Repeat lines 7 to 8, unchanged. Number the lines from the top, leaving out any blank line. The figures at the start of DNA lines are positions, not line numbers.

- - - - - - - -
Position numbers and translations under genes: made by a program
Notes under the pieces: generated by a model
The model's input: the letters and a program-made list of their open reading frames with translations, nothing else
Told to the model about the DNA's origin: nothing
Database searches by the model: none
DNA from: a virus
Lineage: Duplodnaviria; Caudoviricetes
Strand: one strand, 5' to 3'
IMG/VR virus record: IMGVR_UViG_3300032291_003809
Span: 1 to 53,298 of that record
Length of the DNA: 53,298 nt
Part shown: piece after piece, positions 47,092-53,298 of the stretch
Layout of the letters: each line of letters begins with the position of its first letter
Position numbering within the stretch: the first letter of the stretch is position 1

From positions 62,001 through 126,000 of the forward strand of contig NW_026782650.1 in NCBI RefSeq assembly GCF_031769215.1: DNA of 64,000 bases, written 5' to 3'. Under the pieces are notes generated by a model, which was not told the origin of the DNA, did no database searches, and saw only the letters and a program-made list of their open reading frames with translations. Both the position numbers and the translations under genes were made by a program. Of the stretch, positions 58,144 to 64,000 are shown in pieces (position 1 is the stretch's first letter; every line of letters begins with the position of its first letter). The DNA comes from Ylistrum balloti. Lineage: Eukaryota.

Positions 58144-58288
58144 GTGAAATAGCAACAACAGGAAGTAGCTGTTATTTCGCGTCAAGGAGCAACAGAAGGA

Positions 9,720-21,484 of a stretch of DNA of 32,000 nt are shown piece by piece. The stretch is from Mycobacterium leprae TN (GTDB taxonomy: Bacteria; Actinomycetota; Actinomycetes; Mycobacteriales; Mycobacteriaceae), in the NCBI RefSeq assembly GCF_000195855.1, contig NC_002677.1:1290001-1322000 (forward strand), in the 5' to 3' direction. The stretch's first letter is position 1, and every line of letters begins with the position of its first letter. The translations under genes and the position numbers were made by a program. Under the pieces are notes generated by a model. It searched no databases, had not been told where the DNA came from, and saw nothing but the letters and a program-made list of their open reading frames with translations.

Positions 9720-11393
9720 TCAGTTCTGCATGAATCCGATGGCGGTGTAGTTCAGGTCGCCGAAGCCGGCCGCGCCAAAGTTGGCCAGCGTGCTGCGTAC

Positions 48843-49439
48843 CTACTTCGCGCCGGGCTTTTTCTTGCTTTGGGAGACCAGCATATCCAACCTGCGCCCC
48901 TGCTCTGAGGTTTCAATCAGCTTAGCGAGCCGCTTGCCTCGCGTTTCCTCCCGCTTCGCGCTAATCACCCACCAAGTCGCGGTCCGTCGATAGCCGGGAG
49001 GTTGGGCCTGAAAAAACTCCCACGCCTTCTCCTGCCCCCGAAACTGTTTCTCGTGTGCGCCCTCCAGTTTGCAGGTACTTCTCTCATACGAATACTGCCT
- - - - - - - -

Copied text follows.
Lineage: Duplodnaviria; Caudoviricetes
Strand: one strand, 5' to 3'